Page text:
Laboratory evidence suggests that certain specialty dietary supplements have antiinflammatory properties, though evidence in humans remains limited. Data on a nationally representative sample of 9,947 adults from the 1999-2004 cycles of the National Health and Nutrition Examination Survey were used to assess the associations between specialty supplement use and inflammation, as measured by serum high-sensitivity C-reactive protein (hs-CRP) concentration. Using survey-weighted multivariate linear regression, significant reductions in hs-CRP concentrations were associated with regular use of glucosamine (17%, 95% confidence interval (CI): 7, 26), chondroitin (22%, 95% CI: 8, 33), and fish oil (16%, 95% CI: 0.3, 29). No associations were observed between hs-CRP concentration and regular use of supplements containing methylsulfonylmethane, garlic, ginkgo biloba, saw palmetto, or pycnogenol. These results suggest that glucosamine and chondroitin supplements are associated with reduced inflammation in humans and provide further evidence to support an inverse association between use of fish oil supplements and inflammation. It is important to further investigate the potential antiinflammatory role of these supplements, as there is a need to identify safe and effective ways to reduce inflammation and the burden of inflammation-related diseases such as cancer and cardiovascular disease.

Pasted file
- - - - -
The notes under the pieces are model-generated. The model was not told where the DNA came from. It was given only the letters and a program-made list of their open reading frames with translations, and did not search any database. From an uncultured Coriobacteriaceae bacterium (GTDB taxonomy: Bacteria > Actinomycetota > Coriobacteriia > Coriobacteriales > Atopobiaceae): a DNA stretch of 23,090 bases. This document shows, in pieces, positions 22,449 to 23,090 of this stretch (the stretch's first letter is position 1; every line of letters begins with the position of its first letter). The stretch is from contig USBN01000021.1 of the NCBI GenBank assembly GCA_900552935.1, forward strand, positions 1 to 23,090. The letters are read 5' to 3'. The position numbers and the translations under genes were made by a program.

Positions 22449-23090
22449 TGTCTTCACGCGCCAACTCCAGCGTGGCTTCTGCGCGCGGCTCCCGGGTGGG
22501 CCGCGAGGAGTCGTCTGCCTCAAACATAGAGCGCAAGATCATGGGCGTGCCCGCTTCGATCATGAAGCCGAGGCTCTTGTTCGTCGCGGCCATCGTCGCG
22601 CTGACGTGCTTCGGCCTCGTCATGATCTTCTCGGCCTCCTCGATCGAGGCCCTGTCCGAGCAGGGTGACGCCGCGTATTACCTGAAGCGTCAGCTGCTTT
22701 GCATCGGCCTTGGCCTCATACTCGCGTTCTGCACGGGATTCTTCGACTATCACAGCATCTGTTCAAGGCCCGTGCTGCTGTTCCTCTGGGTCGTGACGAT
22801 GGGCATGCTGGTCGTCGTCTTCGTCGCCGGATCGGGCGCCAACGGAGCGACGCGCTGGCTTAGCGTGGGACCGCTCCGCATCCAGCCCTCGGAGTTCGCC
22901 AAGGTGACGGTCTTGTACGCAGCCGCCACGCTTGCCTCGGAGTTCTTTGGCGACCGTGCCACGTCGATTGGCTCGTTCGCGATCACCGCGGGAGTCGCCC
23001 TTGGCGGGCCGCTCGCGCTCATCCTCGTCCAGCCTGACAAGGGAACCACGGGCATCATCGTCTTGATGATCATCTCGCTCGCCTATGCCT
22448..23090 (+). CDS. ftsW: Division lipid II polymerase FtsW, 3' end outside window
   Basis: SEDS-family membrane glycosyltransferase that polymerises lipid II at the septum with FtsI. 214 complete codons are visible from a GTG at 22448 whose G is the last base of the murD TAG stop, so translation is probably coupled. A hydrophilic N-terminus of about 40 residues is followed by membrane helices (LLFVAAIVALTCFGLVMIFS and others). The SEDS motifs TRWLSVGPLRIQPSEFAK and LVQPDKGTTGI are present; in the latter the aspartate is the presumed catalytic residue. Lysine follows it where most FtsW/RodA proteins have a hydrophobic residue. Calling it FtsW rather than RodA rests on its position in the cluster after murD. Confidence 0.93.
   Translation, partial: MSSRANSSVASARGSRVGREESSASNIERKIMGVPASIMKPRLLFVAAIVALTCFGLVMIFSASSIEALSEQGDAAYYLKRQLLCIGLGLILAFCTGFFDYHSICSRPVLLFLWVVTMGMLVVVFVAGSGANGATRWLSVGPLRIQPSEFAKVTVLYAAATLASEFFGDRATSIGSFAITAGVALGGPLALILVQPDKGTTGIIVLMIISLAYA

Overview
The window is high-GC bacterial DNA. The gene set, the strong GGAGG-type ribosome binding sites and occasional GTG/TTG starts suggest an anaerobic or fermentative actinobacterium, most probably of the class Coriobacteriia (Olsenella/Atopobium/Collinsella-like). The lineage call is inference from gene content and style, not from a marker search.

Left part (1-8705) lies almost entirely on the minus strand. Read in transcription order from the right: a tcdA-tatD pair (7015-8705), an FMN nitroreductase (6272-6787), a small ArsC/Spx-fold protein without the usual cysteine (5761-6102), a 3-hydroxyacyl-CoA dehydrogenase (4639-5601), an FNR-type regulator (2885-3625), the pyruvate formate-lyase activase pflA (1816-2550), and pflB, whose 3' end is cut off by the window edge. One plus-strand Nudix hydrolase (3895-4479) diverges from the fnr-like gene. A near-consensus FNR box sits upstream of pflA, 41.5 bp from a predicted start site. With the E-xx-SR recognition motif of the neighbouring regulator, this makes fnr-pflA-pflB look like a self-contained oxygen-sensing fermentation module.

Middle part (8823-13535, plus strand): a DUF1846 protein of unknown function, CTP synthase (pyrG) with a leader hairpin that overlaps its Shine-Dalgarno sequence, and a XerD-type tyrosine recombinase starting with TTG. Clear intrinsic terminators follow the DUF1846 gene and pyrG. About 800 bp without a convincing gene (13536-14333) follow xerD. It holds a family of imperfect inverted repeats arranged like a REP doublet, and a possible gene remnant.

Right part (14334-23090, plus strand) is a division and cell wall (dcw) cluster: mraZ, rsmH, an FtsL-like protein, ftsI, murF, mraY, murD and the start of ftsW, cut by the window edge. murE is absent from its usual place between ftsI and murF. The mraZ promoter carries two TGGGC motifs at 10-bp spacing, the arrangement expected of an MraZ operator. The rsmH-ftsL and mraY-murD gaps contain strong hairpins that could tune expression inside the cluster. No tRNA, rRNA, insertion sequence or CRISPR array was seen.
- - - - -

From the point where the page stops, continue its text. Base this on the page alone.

Particulate air pollution has been associated with increased risk of cardiopulmonary diseases. However, the underlying mechanisms are not fully understood. We have previously demonstrated that single dose exposure to diesel exhaust particle (DEP) causes lung inflammation and peripheral thrombotic events. Here, we exposed mice with repeated doses of DEP (15 µg/animal) every 2(nd) day for 6 days (a total of 4 exposures), and measured several cardiopulmonary endpoints 48 h after the end of the treatments. Moreover, the potential protective effect of curcumin (the yellow pigment isolated from turmeric) on DEP-induced cardiopulmonary toxicity was assessed. DEP exposure increased macrophage and neutrophil numbers, tumor necrosis factor α (TNF α) in the bronchoalveolar lavage (BAL) fluid, and enhanced airway resistance to methacoline measured invasively using Flexivent. DEP also significantly increased plasma C-reactive protein (CRP) and TNF α concentrations, systolic blood pressure (SBP) as well as the pial arteriolar thrombosis. It also significantly enhanced the plasma D-dimer and plasminogen activator inhibitor-1 (PAI-1). Pretreatment with curcumin by oral gavage (45 mg/kg) 1 h before exposure to DEP significantly prevented the influx of inflammatory cells and the increase of TNF α in BAL, and the increased airway resistance caused by DEP. Likewise, curcumin prevented the increase of SBP, CRP, TNF α, D-dimer and PAI-1. The thrombosis was partially but significantly mitigated. In conclusion, repeated exposure to DEP induced lung and systemic inflammation characterized by TNFα release, increased SBP, and accelerated coagulation. Our findings indicate that curcumin is a potent anti-inflammatory agent that prevents the release of TNFα and protects against the pulmonary and cardiovascular effects of DEP.